2. Spousal rights by state.  If you’re married more than once, divorced, have kids from more than one spouse, have kids from a first spouse and not a second or want to leave money to someone who isn’t your spouse, New York state law will come into play. New York specific laws such as ‘elective share’ (a spouse’s right to one-third regardless of what the will says) will come up in these spousal situations and it is good to have an estate planning attorney who knows New York state law on your side.

  3.  Naming a foreign guardian. What if your chosen guardian for your children is in Canada, Japan or Israel? There are a ton of people with overseas connections in New York and state law comes into play when granting custody of children to an overseas guardian after death.

  4.  Cooperative Real Estate. Real estate in New York can be tricky. According to a New York Times article, around 75% of Manhattan high-rise housing is made up of co-operative apartments while 25% is condos. Unlike a condo, your co-op apartment is owned by a corporation. This means that you did not technically buy real property but bought shares of the corporation. This presents certain legal factors at the time your passing that are unique to New York state law and having a great local estate planning attorney in NYC is going to help.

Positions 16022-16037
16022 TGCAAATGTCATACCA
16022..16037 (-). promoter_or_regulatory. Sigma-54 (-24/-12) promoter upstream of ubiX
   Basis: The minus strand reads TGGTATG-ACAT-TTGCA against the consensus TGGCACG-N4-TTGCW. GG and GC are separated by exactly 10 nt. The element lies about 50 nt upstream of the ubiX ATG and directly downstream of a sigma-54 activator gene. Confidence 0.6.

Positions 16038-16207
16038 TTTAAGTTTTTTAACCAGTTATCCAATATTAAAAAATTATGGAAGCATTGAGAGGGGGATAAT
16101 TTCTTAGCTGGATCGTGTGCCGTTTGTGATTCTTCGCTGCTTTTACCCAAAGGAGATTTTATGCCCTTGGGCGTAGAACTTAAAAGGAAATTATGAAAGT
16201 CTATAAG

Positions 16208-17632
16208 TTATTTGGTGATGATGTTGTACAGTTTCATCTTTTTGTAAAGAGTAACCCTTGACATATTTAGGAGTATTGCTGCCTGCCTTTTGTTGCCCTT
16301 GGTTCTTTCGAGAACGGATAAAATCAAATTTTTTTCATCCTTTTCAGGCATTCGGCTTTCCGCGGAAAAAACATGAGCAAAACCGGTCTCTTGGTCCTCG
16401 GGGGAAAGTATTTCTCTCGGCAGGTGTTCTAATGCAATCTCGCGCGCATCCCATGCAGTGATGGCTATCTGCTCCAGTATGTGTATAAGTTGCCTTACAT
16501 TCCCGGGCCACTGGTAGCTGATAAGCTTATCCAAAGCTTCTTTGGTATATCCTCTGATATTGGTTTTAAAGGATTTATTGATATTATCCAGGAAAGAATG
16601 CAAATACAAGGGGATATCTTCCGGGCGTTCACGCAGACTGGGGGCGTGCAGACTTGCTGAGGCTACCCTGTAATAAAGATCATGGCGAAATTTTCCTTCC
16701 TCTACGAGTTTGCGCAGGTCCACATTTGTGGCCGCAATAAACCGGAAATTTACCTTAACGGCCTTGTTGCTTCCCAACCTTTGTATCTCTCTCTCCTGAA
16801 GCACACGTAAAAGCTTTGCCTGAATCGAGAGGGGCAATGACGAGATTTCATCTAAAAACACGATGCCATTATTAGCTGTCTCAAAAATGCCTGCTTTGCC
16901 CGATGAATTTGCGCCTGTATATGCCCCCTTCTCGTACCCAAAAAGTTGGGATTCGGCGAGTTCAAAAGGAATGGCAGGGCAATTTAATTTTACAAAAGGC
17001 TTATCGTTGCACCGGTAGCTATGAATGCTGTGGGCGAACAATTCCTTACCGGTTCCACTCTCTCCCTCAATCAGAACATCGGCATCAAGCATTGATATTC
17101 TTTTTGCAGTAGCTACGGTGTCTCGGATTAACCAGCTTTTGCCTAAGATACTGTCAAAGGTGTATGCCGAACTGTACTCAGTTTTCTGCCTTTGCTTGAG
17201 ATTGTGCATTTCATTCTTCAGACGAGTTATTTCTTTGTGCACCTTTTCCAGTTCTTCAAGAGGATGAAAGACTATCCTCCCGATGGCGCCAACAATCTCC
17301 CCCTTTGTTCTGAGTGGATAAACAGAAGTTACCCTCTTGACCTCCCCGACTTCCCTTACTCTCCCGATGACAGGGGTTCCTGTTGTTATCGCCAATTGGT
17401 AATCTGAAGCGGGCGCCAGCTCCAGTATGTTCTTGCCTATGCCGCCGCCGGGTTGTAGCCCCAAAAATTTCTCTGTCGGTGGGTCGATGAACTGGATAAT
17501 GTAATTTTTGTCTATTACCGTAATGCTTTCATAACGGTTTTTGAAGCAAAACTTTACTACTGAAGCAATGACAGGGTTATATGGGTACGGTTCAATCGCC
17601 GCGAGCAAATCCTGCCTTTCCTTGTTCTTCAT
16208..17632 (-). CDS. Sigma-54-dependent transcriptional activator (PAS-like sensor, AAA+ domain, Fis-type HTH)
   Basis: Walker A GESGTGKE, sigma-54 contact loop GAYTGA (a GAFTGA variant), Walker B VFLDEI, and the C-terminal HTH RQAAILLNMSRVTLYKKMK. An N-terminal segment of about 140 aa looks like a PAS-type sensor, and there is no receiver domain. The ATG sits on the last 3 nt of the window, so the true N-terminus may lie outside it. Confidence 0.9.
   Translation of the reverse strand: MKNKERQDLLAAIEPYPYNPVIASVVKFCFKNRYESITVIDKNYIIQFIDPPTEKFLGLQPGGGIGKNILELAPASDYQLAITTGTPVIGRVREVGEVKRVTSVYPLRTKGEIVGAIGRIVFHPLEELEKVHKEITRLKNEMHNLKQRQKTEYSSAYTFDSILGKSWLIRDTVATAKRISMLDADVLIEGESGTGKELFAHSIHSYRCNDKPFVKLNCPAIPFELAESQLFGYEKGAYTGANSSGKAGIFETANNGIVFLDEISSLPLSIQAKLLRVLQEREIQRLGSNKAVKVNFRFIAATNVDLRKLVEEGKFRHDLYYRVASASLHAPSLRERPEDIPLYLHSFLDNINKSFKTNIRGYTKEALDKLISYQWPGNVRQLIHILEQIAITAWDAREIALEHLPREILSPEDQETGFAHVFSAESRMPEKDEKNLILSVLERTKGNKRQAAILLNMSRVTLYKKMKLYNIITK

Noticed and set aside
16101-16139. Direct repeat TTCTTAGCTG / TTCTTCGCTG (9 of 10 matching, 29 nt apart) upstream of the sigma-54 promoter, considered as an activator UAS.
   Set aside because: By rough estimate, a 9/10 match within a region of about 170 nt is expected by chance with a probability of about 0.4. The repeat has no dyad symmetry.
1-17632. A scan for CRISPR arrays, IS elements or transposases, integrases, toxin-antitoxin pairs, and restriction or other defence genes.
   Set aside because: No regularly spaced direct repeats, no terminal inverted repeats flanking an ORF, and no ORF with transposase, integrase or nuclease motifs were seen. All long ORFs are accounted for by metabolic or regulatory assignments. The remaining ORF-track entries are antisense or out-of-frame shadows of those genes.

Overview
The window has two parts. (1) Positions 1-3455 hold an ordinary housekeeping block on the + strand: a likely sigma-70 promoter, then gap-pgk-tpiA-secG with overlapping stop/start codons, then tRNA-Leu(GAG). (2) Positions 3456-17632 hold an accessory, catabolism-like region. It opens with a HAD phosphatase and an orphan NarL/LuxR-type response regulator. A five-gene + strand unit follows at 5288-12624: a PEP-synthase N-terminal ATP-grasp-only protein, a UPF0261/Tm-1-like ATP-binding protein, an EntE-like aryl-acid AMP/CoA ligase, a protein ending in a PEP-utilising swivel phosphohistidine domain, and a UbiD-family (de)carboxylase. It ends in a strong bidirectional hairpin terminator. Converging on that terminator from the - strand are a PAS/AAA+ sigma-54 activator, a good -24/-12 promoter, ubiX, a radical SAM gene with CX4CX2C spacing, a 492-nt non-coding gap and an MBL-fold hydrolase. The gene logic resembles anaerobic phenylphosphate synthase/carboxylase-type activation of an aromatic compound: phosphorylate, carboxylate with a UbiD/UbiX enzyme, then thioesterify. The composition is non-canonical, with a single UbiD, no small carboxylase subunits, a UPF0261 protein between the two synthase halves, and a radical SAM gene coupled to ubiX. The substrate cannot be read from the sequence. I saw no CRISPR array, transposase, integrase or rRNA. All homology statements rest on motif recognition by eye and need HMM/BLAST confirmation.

5.  Property in other states. Do you own a ski condo in Vermont, or a vacation home in Poconos, perhaps an investment property in Idaho? If you do, you will want the advice of an estate planning attorney in New York who understands how to handle these out of state properties within your New York Estate.  

A good estate planning attorney keeps it as complex as it needs to be, but simple as it can be. We understand you didn’t come in to see us wave our law degree and you’re not there to get college credits. You need to know enough to make important decisions about your estate, not enough to become a tax lawyer. Our goal is to answer your questions and guide you through this complicated process, but we don’t need to show off how detailed our documents are.

Estate planning is not just making a few practical decisions, but a whole process. A good estate planning attorney will ensure you know the next steps, what your homework is, how much this will cost and who’s responsible for what. You should leave your initial interview with a good understanding of the legal relationship and how to get project done.

Looking for a great estate planning attorney in New York? Contact Bischof and Bischof LLP and we’ll get you on the right track.